Google admits staff can listen to what people say on its home AI devices
Tech giant said it was investigating the leak of over 1,000 audio clips
Google has said that its staff are able to listen to recordings of what its customers say through its artificial intelligence system, Google Assistant, via phones or through smart speakers such as Google Home.
The Assistant listens to human voice and understands it, so it is able to answer queries such as “what is the weather forecast for today?” or “Where can I get an Indian takeaway?”.
On Thursday the company admitted that humans can access recordings made by its AI voice recognition software, after some of its Dutch language recordings leaked. Google said it was investigating the data breach.
Google admitted the breach after Belgian broadcaster VRT reviewed more than 1,000 audio clips and found 153 had been captured accidentally, after the device was allegedly incorrectly activated. One of the recordings that was leaked included a voice of a woman’s son and baby grandchild. The recording contained the couple’s address and other information suggesting they are grandparents.
Assistant is only meant to send data to Google after the device detects a person interacting with it, by saying “Hello Google” for example. Mr Monsees said there should be a clear indicator, such as the extra lights turning on on the smart phone, when it is recording someone’s voice.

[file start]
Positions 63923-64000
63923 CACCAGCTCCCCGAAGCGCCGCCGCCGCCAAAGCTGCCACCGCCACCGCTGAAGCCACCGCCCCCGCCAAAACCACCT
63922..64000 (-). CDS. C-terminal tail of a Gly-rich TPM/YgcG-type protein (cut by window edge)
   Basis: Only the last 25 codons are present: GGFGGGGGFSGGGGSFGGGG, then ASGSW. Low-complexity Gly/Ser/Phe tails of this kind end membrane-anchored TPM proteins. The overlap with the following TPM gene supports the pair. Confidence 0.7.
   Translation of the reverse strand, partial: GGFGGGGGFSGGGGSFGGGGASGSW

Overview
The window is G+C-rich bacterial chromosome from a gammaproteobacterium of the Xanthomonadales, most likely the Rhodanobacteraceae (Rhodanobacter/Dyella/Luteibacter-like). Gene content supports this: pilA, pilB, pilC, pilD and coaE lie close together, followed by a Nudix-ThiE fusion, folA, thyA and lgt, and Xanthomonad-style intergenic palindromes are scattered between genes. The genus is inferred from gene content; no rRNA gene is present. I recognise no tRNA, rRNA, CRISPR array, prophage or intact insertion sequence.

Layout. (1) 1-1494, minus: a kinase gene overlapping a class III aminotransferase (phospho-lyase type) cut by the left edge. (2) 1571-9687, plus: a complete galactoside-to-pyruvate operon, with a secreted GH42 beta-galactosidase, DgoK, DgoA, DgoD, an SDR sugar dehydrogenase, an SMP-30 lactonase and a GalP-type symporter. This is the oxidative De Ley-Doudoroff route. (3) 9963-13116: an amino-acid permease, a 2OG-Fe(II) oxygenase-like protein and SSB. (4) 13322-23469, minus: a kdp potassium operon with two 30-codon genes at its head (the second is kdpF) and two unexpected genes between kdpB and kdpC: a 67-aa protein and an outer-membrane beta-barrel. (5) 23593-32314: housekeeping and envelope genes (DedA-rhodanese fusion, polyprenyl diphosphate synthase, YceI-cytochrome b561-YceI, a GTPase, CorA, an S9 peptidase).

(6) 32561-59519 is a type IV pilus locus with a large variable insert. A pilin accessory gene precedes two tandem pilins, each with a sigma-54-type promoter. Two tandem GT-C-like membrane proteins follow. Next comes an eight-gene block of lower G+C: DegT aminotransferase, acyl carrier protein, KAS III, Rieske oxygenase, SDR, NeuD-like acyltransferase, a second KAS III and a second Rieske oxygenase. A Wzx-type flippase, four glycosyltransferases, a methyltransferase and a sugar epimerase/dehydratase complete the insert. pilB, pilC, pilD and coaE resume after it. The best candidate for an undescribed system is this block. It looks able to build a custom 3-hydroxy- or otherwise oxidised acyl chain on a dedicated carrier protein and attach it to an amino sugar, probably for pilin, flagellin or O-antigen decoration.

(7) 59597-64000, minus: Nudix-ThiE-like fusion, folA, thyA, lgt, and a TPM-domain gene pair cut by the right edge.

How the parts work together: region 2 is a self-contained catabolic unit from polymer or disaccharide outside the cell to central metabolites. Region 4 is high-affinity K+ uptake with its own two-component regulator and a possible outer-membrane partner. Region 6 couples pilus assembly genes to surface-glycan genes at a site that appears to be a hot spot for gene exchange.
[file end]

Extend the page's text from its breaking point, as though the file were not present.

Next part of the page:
Other fragments that were captured included phone calls and private conversations, where topics such as a child’s growth rate, what sounded like domestic violence and someone’s love life were recorded, VRT reported.
In a blog post, David Monsees, Google’s product manager said: “We just learned that one of these language reviewers has violated our data security policies by leaking confidential Dutch audio data. Our Security and Privacy Response teams have been activated on this issue, are investigating, and we will take action. We are conducting a full review of our safeguards in this space to prevent misconduct like this from happening again.”
Mr Monsees added that the tech firm tries to apply a range of safeguards to protect user privacy. For example, he said language experts only review 0.2 per cent of all audio snippets.
UK-based Juniper Research said in February that it estimates that there are 3.35 billion digital voice assistants in use today and it forecasts 8 billion will be in use by 2023.
Updated: July 12, 2019 01:53 PM